Meaning of CORE in English

CORE

I. ˈkō(ə)r, -ȯ(ə)r, -ōə, -ȯ(ə) noun

( -s )

Etymology: Middle English

1. : the central and often foundational part of a body, mass, or construction usually distinct from the enveloping part by a difference in nature or by being cut out or separated

the core of a storm

core of a city

core of a flame

as

a. : the central portion in certain fruits (as the hard central section of a pineapple) ; especially : the papery or leathery carpels composing the ripened ovary in fruits of the apple family

b. : a hard unburned central part of a piece of coal or limestone ; also : an unburned or overburned piece of limestone found in hydrated lime

c. : the necrotic slough in the central part of a boil

d. : the central or axial interior part of a structure (as a column or wall) often made of inferior material

e. : a separate portion of a foundry mold which shapes the interior of a hollow casting or which makes a hole in or through a casting ; also : a part of the mold made separately and inserted for shaping some part of the casting

f. : a portion removed from the interior of a mass usually to determine the interior composition or hidden condition

the holes bored in the ice provided cores for determination of the variation of density with depth — Valter Schytt

took a core from the well drilling for geological and chemical analysis

g. : the bony process that forms the central axis of the horns of the hollow-horned ruminants

h. : the central strand around which other strands twist in some kinds of rope — called also heart

i. : a mass of iron often made up of thin plates or wires and enclosed in a coil (as in an electromagnet, transformer, or armature) serving to concentrate and intensify the magnetic field resulting from a current in the coil

j. : the conducting wire with its insulation in an electric cable but not including mechanical protective covering

k. : a nodule of obsidian, flint, or other stone from which flakes have been struck for making implements

l. : a wall or structure of impervious material forming the central part of an embankment or dike (as a dam) the outer parts of which are pervious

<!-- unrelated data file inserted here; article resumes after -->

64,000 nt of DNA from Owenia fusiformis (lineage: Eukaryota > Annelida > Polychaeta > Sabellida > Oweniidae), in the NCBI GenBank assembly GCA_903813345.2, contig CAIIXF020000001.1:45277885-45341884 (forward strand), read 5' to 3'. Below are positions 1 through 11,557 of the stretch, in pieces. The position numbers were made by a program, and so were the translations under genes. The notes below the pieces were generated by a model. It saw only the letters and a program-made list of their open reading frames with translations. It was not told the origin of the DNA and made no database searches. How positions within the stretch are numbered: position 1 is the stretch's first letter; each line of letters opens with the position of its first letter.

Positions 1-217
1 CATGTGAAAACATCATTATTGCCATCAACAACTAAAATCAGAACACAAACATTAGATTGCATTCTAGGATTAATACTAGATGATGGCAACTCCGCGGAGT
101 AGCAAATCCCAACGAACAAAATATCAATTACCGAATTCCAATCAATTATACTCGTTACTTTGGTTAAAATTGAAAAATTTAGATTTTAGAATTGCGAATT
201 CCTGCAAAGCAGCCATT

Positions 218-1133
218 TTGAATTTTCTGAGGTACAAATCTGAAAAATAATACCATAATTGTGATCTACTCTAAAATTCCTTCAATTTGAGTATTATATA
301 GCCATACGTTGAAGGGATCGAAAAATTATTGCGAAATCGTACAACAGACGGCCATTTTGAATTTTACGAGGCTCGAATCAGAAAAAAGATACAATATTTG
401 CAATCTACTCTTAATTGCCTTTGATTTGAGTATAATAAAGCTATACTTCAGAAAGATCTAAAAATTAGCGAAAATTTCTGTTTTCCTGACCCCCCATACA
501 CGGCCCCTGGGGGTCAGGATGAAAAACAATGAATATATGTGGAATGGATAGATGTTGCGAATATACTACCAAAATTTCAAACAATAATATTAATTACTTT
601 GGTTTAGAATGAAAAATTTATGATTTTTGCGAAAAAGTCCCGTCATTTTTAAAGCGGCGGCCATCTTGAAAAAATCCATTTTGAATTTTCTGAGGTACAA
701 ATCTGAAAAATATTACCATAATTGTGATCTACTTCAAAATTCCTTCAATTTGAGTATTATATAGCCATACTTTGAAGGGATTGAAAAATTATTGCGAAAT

m. : a hollow space in the body of a large metal type or in the metal base of a stereotype or electrotype ; also : a hollow stereotype mount

n. : the unaffected interior of a carburized or case-hardened piece of metal

o. : the central part of the earth having a radius of about 2100 miles and displaying notably different physical properties from the surrounding mantle and crust

p. : the cylindrical portion of a lock which rotates when the key is turned

q. : a stiff tube on which paper or other material may be wound

paper toweling wound on a paperboard core

r.

(1) : the central layer of wood on which veneers are glued in making plywood or veneered wood for cabinetwork

(2) : the center ply of a piece of plywood

s. : centrum

t. : the remainder of an atom after the removal of the valency electrons — called also rumpf

u. : an arrangement of a course of studies that combines under certain basic topics material from subjects conventionally separated and aims to provide a common background for all students, to integrate the individual student's program, and to relate the work of the school to experience and to society

core curriculum

core program

v. : the shield of a continent

w. : the plug or neck of a volcano

x. : the central part of an anticlinal or domal structure or of mountains having a folded or completely crumpled structure

y. : the part of an automobile radiator in which most of the cooling of the water takes place

z. : the center or base portion of a clad product

aa. : the place in a nuclear reactor where fission occurs

2. : the part (as of an individual, a class, an entity) that is basic, essential, vital, or enduring as distinct from the incidental or transient

a hard core of perhaps 10 percent who have been in the party for 15 years — A.M.Schlesinger b.1917

carrier task forces are the core of the Navy — T.K.Finletter

: the essential meaning or gist

the core of the book is thus an attempt to comprehend the nature of total war — Times Literary Supplement

: the inmost or most intimate part

their theory of life had its core of soundness — George Eliot

his wife was Victorian to the core — Robert Payne

Synonyms: see center

II. transitive verb

( -ed/-ing/-s )

1. : to take out the core of

core an apple

2. : to drill through the core of : remove the axial portion of

core the barrel after casting it

3. : to take a core from as a sample of interior composition

core an oil well

core a salt formation

4. : to form (as a hole in a casting) by means of a core

III. ˈkō(ə)r, -ōə noun

( -s )

Etymology: alteration of Middle English chore chorus, choir, company, from Latin chorus — more at chorus

1. chiefly Scotland : a company (as of players in a curling match)

2. dialect England

a. : a gang of miners in one shift

b. : underground working time or shift especially in a mine

IV.

variant of kor

V. noun

or core memory

1. : a tiny doughnut-shaped piece of magnetic material (as ferrite) used in computer memories — called also magnetic core

2. or core storage : a computer memory consisting of an array of cores strung on fine wires ; broadly : the internal memory of a computer

Webster's New International English Dictionary.      Новый международный словарь английского языка Webster.